When Pastors Get Political in the Pulpit

When Pastors Get Political in the Pulpit

When 33 pastors across the nation endorsed political candidates from their pulpits two Sundays ago as part of "Pulpit Freedom Sunday," they knew they'd get the IRS' attention by defying rules and jeopardizing their churches' tax-exempt status. What they might not have expected, however, was the wave of media analysis on the church-state topic. From the Los Angeles Times to USA Today, major news outlets have continued to debate the well-worn church-state issue as it relates to pastors. "This is not a publicity stunt. This is not a political ploy," said Erik Stanley, senior legal counsel for the Alliance Defense Fund (ADF), which organized the event in hopes of eventually arguing for pastors' rights in a federal court. Stephen Broden of Fair Park Bible Fellowship in Dallas was one of the 33 defiant pastors and stated: "What I did is consistent with the freedoms that are guaranteed me under the Constitution. Second, I'm being consistent with my call as a minister and a prophetic voice in the culture." Despite the support from many pastors who didn't participate, a recent LifeWay Research survey of 1,200 adults indicates only 5 percent of the general public strongly agrees that it is appropriate for pastors to endorse political candidates from the pulpit. In fact, 74 percent strongly opposes any kind of endorsement from pastors. [lifeway.com, 10/1/08; dallasnews.com, 9/29/08; charismamag.com, 9/30/08]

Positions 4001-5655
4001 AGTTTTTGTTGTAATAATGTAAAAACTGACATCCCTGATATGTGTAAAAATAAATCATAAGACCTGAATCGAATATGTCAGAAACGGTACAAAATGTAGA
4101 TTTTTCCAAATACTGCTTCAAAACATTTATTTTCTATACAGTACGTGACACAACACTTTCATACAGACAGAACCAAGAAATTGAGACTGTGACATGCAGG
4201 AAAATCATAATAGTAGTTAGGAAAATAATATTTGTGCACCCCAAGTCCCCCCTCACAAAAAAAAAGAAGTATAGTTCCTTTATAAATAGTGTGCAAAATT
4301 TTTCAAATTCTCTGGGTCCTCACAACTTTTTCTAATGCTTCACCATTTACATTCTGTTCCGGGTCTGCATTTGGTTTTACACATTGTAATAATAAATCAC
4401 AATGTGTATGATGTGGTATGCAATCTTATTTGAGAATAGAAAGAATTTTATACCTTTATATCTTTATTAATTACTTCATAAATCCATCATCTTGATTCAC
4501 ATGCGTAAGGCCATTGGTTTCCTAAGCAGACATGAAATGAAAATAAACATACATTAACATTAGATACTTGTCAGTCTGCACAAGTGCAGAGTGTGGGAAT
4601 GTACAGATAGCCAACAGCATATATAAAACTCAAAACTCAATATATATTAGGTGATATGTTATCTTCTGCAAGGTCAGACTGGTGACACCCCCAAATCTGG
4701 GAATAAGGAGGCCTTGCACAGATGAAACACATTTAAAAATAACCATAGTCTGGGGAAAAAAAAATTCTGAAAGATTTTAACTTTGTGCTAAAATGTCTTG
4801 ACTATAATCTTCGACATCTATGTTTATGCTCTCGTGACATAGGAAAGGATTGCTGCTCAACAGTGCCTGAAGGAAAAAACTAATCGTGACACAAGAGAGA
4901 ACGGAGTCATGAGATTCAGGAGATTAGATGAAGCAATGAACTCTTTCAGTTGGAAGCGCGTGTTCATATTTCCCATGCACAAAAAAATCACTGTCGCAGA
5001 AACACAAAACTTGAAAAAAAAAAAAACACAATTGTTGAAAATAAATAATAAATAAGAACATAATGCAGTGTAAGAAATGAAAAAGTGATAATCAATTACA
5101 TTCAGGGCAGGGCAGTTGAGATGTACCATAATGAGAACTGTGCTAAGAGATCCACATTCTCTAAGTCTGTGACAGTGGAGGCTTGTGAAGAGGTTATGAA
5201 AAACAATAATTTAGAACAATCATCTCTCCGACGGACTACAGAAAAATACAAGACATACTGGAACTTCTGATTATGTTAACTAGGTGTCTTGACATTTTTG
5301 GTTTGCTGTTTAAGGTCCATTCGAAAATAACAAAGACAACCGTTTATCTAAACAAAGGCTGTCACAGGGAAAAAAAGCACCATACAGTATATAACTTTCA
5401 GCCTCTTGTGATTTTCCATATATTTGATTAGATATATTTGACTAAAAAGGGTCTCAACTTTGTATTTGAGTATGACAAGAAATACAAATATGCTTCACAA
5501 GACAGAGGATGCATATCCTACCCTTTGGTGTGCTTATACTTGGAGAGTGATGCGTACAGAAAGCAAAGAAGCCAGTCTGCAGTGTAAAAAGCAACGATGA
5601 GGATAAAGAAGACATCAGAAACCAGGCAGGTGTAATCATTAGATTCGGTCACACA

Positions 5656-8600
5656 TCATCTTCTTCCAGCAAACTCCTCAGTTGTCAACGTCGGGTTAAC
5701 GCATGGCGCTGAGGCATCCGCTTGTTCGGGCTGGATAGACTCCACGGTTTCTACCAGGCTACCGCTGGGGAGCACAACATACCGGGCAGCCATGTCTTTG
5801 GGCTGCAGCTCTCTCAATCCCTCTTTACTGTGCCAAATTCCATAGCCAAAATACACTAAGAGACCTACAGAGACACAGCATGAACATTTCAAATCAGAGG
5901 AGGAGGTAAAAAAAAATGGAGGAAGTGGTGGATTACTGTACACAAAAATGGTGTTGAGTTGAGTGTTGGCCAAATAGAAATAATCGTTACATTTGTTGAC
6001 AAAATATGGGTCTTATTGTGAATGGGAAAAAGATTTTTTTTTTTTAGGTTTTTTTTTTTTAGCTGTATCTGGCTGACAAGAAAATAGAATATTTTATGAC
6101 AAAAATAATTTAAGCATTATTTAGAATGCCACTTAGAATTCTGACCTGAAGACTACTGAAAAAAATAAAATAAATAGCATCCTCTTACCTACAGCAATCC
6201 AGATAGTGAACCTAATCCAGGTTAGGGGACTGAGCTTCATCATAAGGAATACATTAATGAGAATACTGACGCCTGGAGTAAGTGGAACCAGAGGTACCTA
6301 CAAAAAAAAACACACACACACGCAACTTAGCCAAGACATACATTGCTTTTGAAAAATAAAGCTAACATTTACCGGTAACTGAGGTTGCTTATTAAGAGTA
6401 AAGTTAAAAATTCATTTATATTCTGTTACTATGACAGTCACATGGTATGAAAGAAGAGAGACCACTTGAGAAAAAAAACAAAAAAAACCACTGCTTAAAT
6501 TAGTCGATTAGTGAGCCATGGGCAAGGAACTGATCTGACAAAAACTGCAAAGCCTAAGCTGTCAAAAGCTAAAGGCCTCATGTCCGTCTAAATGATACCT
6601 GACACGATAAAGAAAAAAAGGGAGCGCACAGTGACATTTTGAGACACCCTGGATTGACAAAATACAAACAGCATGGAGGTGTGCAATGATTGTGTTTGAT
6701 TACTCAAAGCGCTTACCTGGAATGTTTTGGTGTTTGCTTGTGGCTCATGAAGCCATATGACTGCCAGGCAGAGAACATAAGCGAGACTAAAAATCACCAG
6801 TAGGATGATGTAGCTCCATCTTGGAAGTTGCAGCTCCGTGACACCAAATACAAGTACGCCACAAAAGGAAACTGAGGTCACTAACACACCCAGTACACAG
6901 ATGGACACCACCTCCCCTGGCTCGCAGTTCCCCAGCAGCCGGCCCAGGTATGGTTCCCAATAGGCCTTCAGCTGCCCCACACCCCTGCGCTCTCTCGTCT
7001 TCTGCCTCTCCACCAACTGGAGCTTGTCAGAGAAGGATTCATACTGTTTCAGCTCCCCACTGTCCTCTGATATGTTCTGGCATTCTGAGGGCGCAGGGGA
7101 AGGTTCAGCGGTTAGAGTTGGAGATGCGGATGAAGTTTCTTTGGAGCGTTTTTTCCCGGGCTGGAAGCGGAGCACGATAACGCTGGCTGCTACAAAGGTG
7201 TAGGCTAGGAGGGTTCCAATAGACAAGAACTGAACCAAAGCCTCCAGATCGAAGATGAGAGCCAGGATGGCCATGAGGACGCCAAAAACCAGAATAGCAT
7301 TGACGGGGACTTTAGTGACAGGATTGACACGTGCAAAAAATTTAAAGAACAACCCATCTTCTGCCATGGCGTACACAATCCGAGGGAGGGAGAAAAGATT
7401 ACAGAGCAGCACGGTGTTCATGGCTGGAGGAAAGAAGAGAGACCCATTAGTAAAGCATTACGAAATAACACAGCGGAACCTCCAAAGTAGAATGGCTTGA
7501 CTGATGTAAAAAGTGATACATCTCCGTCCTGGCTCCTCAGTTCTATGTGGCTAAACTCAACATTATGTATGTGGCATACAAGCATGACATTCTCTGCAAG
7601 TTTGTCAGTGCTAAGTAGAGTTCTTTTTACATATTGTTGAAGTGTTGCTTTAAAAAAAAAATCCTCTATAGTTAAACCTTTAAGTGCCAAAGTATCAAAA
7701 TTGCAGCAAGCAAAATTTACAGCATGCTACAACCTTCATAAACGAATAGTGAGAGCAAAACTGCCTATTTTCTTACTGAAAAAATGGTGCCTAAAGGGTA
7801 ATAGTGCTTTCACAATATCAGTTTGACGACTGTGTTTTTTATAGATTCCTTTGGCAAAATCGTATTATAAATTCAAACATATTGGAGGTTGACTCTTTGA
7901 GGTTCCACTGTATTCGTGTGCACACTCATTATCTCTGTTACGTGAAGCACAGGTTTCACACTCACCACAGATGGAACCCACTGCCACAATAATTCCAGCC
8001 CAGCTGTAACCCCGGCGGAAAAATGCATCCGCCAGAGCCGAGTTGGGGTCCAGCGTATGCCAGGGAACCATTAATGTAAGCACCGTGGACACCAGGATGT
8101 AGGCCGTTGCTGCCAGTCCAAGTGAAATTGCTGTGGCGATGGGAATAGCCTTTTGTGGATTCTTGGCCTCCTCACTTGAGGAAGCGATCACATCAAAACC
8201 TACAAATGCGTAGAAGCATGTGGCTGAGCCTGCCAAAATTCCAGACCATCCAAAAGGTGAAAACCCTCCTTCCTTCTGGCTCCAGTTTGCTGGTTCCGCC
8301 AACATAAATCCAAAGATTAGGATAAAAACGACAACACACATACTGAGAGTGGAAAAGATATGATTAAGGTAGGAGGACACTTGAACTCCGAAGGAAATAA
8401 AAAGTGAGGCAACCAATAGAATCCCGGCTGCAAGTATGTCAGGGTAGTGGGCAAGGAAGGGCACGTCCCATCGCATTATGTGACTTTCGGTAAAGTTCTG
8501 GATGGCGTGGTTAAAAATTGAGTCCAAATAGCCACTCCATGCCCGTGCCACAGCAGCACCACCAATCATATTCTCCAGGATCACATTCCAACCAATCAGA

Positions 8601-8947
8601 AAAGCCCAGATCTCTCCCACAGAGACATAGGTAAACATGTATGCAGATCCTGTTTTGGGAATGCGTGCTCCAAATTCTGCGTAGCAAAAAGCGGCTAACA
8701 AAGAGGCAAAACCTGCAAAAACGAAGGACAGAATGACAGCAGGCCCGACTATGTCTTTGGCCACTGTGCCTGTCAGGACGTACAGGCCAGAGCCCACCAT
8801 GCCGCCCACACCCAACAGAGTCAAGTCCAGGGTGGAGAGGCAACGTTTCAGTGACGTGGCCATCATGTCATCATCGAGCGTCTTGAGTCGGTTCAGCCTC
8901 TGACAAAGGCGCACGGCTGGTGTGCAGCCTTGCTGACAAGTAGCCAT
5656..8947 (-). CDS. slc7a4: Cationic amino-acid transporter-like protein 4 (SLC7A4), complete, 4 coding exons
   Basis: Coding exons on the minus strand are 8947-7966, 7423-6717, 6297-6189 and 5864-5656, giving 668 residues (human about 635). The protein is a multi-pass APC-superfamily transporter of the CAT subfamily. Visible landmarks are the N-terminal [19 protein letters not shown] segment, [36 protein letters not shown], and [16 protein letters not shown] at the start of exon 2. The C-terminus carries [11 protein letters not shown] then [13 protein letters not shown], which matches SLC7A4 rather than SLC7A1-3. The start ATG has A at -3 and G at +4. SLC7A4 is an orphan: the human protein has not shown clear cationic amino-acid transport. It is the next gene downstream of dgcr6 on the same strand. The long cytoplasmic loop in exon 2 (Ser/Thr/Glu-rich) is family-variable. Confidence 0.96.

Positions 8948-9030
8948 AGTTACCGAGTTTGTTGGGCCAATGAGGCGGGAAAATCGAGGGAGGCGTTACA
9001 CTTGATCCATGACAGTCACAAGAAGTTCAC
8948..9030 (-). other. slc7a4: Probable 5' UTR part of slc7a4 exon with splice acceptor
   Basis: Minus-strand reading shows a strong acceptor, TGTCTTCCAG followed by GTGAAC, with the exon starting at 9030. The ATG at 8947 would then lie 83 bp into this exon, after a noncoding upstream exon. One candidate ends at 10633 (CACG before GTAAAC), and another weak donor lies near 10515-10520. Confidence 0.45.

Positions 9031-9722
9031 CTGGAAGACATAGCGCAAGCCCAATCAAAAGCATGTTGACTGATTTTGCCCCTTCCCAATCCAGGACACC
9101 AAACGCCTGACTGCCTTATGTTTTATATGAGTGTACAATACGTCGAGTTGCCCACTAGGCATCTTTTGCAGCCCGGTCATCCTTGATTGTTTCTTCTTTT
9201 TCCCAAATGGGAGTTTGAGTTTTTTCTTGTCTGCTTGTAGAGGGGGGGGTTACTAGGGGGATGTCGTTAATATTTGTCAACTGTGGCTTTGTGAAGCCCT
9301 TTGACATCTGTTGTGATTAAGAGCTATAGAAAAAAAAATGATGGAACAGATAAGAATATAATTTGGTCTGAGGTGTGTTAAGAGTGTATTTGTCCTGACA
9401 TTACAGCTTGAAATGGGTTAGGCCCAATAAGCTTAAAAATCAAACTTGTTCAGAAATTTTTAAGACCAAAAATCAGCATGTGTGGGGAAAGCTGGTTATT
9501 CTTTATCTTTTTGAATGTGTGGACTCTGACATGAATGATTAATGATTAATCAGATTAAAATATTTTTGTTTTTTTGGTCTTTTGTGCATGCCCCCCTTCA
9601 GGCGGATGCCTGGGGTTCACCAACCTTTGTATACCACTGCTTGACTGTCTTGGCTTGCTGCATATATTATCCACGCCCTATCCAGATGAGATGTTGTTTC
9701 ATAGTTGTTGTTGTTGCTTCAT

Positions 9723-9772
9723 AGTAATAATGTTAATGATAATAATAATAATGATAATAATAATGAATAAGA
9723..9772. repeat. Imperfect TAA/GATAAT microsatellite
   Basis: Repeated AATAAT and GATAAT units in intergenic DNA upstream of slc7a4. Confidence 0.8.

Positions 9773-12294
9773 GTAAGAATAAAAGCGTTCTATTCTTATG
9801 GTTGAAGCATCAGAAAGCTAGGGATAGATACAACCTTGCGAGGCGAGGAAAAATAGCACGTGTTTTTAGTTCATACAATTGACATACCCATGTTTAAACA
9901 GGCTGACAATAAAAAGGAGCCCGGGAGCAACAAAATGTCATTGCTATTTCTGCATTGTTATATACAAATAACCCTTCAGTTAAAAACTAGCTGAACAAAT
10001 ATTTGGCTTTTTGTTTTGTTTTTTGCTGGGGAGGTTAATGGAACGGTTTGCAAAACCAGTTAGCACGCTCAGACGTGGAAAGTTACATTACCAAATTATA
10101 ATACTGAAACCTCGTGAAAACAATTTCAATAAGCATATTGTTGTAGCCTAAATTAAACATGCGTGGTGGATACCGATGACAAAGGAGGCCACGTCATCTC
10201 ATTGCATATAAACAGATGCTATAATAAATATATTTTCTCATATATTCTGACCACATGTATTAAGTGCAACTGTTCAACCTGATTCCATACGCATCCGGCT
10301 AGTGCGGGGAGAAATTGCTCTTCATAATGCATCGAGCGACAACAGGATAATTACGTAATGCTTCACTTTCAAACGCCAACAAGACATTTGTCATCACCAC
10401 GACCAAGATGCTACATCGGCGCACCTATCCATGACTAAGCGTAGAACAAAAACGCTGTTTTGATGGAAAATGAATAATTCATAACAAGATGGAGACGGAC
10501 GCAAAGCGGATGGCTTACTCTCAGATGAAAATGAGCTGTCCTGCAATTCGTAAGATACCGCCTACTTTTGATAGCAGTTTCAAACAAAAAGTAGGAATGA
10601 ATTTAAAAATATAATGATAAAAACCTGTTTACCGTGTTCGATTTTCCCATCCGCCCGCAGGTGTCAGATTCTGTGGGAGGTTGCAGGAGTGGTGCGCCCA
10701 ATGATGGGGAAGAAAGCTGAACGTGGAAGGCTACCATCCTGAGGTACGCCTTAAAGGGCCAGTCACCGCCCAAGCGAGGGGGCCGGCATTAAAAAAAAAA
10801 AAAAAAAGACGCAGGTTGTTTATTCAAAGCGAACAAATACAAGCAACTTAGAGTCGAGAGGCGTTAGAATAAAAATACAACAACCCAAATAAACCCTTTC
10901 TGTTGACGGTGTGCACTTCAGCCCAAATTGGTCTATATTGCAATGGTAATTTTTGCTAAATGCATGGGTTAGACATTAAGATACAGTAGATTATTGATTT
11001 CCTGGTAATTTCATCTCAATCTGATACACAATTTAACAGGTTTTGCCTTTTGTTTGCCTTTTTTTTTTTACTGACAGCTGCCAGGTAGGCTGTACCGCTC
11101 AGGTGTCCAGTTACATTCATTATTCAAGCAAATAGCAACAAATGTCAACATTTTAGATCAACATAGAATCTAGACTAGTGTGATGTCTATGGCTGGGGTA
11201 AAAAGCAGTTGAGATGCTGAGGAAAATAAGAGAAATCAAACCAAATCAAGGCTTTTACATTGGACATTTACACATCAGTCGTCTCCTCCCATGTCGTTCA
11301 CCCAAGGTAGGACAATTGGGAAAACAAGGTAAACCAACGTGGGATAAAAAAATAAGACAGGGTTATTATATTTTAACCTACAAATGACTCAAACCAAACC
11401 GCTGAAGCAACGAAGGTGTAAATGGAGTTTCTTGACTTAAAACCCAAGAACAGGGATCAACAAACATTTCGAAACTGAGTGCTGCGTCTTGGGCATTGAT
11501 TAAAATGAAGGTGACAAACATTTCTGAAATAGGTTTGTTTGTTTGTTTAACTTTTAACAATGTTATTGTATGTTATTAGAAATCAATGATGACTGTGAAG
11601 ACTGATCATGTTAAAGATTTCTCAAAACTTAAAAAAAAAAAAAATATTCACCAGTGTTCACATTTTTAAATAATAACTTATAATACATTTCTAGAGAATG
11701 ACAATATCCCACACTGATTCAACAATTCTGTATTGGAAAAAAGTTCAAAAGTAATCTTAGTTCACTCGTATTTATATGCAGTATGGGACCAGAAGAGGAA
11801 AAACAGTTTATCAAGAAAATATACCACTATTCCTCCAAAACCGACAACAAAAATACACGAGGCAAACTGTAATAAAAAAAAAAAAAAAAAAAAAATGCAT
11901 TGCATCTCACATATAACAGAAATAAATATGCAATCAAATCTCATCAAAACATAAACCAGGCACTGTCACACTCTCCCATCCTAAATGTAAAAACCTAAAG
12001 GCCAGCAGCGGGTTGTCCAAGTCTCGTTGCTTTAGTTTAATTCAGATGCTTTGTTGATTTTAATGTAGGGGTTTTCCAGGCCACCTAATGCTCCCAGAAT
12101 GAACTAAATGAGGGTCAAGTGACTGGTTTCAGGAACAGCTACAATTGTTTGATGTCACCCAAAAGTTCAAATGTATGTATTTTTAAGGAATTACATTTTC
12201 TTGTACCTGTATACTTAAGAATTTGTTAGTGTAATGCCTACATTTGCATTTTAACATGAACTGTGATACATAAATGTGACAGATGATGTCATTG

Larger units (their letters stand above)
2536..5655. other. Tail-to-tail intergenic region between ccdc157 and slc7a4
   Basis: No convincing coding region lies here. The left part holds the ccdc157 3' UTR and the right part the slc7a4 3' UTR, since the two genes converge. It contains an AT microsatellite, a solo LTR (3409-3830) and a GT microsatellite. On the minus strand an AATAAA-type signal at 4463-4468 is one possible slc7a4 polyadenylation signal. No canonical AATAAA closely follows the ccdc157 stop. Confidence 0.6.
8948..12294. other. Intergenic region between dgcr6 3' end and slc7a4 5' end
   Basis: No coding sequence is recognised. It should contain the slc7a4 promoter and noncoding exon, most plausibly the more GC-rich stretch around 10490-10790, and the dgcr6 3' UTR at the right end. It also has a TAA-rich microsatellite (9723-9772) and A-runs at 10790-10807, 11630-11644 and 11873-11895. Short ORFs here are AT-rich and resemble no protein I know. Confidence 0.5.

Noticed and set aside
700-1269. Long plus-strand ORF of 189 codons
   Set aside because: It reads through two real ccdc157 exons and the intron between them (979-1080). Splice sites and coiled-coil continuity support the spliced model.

1 comment (Add your own)

1. John Seko wrote:
This is not allowed for the pastor to give a politician the pulpit to address the congregation, this should be stopped in all christian believers churches.

Wed, April 14, 2010 @ 6:48 AM

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